October 12, 2012

Jumping the Broom (2011)

Angela Bassett, Paula Patton



Finally! A movie that has an African-American cast that wasn't produced, written, or has anything to do with Tyler Perry. It's not so much that I think Tyler Perry movies are bad, it's just that I can't stand the narcissism of putting his name in front of absolutely every title. I mean, James Cameron seems like he has a ridiculous ego, but you don't see him coming out with movies like "James Cameron's Avatar."

Maybe I've been watching too much Bridezillas lately, but it was almost a little shocking to watch a movie about a wedding in which the only sane people are the bride and groom. The families in this movie are so crazy, yet totally believable that it makes you uncomfortable. I would compare my level of discomfort watching this movie on par with Meet the Parents, but with less obvious attempts at humor. And though movies about hilarious dysfunctional families has been done in pretty much every culture (remember what a surprise hit My Big Fat Greek Wedding was??), they are generally always accepted by audiences because let's face it, who can't relate to having odd family members?

But seriously, this is how a cast of more than 2 famous people is supposed to function! The lead characters are the stars, and everyone is plays a supporting role! I don't want to make it a racial thing, but it seems like I have seen way too many movies with white people where everyone's character is trying to be a star and the director, appeasing people's egos or whatever, devotes unnecessary plot extras to up their screen time (ahem... Hunger Games).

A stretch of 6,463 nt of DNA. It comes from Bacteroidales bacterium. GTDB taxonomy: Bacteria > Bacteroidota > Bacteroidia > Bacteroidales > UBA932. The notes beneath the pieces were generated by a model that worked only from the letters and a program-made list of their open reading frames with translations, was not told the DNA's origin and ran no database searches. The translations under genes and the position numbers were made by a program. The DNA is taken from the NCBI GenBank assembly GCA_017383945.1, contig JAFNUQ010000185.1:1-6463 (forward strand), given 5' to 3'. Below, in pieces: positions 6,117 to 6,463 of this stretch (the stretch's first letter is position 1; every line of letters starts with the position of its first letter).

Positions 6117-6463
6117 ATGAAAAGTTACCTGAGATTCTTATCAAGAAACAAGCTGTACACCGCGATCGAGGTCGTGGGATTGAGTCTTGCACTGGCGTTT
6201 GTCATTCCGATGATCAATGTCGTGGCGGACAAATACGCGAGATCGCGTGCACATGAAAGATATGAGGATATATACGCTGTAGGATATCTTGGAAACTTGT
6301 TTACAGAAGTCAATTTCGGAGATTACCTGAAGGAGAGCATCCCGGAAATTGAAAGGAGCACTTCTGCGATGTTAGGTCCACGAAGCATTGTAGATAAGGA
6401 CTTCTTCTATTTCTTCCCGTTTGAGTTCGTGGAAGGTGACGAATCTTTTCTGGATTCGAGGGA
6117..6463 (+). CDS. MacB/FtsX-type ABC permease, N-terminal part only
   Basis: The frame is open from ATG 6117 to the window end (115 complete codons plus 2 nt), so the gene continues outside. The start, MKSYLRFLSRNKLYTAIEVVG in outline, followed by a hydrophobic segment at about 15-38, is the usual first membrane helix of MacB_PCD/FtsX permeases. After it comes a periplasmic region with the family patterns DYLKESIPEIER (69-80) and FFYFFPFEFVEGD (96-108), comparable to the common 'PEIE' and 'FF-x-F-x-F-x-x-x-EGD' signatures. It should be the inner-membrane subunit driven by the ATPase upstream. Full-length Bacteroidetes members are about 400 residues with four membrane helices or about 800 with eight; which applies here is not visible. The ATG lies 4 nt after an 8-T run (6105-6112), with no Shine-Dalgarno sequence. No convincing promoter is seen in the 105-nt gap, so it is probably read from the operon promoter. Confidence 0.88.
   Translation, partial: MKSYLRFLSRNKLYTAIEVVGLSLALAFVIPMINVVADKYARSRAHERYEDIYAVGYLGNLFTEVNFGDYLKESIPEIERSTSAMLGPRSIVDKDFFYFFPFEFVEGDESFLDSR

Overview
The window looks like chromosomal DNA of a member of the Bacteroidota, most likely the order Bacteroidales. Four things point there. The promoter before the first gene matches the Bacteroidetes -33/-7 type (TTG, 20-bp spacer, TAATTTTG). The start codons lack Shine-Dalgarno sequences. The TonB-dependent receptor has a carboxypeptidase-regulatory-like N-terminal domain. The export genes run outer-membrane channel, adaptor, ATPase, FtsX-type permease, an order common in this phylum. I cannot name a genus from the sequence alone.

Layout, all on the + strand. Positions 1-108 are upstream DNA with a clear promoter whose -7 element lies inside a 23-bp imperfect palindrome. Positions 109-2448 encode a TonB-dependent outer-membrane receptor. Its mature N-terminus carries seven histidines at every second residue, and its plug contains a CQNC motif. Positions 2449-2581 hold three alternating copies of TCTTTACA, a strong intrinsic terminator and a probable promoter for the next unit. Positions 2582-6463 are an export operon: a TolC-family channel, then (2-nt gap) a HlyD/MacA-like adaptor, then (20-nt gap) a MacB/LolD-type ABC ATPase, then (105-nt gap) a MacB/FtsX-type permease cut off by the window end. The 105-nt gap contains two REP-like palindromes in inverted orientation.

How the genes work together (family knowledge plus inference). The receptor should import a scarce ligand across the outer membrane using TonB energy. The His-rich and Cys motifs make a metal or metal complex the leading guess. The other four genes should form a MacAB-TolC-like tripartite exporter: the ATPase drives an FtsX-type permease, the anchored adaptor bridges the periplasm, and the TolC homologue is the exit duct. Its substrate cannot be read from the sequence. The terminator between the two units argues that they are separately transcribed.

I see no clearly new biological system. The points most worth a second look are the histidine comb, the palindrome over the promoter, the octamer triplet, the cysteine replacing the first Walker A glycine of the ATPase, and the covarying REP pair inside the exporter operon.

The standout performance of the movie goes to Loretta Devine (aka Adele on Grey's Anatomy, which is how I identified her), who was the most annoying characters I have seen in a very long time. On an overbearing parent scale of Helene McCready in Gone Baby Gone to Nora Walker on Brothers and Sisters, I'd rate her an 11 (does that even make sense?). But somebody has to be the villain to make the plot more interesting and she does a bang-up job of making the audience hate her.

Side note: Paula Patton reminds me of a black Kardashian, except in this movie, she's not that slutty or annoying, so I guess it's just based on her looks. That could be a good thing or a bad thing, depending on whether or not you lack the brain cells to watch any number of their shows.

Uh, second side note? Kudos to Mike Epps for not trying to be the funniest person in this movie! His usual style of over exaggerating body language and facial expressions put him in my Jim Carrey category of actors who can really ruin an already questionable movie.

Final word: I normally hate conveniently tidy endings, but I suppose this movie wouldn't have otherwise been labeled a comedy. At least it was actually funny.

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